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Being able to evidence the impact of your project is increasingly important to funders and commissioners. Impact is how effectively your project met the outcomes you originally set out to achieve.

For some projects the outputs and outcomes are easier to measure. The completion of capital works to buildings can be evidenced by the works being signed off by an architect or surveyor and by before and photographs of the area improved. You could also tell us about the additional use that the works have enabled.

Projects that aim to improve the wellbeing of individuals or a community can be more challenging to monitor and evidence. Some tips for doing so are;

  • Plan how you will monitor and assess your project from the start and set up systems for gathering and recording information before the project starts.
  • Test the methods you propose to use e.g. ask someone to complete any questionnaires you plan to use, to ensure they are clear and unambiguous and will be easy to collect and collate. Set up your methods for collating and reporting responses at the start.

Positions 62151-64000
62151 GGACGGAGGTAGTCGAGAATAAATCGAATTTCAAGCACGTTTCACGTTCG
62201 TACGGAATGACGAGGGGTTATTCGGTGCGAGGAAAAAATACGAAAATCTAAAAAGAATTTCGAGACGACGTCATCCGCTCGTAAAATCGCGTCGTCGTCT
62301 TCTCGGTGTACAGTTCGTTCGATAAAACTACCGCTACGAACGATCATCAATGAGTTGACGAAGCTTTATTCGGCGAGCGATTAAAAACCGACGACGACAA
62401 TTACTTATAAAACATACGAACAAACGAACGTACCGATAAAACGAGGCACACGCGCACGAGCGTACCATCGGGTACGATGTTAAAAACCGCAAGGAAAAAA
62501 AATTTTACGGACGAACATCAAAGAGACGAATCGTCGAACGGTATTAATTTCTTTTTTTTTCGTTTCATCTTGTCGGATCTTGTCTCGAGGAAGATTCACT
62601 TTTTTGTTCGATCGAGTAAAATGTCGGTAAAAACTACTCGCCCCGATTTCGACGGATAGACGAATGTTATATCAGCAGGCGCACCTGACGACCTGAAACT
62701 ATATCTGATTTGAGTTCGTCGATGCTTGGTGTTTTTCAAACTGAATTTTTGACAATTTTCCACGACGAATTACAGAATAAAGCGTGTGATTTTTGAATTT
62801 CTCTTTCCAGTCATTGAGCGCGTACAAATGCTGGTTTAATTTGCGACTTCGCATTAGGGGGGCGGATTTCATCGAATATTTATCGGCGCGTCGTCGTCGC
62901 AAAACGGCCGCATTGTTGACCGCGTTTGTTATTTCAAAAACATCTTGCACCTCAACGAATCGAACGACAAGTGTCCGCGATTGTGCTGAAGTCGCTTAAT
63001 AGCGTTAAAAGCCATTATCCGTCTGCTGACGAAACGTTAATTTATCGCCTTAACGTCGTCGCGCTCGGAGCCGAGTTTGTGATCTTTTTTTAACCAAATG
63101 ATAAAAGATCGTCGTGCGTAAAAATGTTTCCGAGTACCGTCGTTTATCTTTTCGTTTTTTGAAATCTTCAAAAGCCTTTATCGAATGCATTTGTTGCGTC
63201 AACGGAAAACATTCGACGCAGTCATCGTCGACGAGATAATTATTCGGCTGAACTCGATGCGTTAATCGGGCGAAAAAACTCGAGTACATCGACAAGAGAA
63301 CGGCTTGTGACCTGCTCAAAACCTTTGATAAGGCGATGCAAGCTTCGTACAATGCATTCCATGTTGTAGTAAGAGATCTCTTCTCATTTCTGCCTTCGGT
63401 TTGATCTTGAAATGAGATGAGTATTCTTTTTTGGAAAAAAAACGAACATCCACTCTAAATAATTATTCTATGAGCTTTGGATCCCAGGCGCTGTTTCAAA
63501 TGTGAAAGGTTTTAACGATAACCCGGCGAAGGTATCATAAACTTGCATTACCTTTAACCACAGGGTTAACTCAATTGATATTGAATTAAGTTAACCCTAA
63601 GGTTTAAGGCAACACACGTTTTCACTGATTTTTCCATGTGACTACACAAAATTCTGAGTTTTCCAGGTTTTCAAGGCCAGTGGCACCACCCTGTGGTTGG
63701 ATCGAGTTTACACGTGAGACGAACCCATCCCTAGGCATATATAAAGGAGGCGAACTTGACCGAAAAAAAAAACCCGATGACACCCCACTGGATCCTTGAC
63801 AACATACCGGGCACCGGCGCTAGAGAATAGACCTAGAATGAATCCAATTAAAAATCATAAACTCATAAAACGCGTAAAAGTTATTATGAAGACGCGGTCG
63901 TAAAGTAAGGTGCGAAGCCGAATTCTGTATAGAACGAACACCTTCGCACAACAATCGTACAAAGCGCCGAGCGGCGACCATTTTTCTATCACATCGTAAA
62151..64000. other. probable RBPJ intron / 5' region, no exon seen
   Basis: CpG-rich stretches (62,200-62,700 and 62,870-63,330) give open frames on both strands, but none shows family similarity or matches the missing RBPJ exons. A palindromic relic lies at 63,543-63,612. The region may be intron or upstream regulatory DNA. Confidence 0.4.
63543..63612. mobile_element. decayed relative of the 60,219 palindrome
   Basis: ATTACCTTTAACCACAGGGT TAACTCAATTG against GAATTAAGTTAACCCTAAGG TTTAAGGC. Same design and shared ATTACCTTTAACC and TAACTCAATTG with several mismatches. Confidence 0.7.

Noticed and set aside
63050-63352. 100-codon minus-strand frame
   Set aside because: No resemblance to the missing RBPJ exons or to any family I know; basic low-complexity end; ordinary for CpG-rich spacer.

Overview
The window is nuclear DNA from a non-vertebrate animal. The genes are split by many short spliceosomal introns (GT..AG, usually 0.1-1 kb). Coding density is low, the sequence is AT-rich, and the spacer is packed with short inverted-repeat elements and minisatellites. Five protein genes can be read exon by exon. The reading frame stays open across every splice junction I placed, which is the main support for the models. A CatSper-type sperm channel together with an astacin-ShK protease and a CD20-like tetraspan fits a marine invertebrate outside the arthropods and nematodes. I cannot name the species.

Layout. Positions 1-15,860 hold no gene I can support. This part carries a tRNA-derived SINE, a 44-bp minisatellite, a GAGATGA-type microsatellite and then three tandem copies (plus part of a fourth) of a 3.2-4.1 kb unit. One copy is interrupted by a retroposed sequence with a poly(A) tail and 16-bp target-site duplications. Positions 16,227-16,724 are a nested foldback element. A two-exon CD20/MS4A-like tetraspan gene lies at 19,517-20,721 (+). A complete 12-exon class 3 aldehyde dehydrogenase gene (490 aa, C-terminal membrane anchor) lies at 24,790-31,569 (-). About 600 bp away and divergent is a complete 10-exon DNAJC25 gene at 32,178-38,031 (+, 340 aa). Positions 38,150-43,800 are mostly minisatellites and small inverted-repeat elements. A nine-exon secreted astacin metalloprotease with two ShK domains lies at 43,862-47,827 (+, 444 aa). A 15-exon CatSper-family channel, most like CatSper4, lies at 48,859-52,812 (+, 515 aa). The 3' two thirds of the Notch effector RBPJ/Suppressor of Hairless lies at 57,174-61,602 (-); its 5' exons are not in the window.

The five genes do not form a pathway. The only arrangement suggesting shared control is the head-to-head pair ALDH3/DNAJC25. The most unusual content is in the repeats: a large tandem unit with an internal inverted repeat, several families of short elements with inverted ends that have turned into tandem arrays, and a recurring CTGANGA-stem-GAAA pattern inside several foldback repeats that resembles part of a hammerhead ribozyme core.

• Measure the difference made, or journey travelled by the people or community you are working with; this is likely to involve gathering information from proposed beneficiaries at the start of your project and then at intervals after the project has started. Depending on the nature of the difference you are seeking to bring about it may be appropriate to gather follow up information part way through the project or at the end or a few months after the project finishes. You will know which will provide the most meaningful information. The key thing is to have information from beneficiaries before and after your project, so you can see the difference it has made.

Sample reports:

The following reports are good examples of well planned and managed projects:

A Rocha report - click here to view the PDF

Green Corridor report - click here to view the PDF

West London Bangladeshi Association - click here to view the PDF

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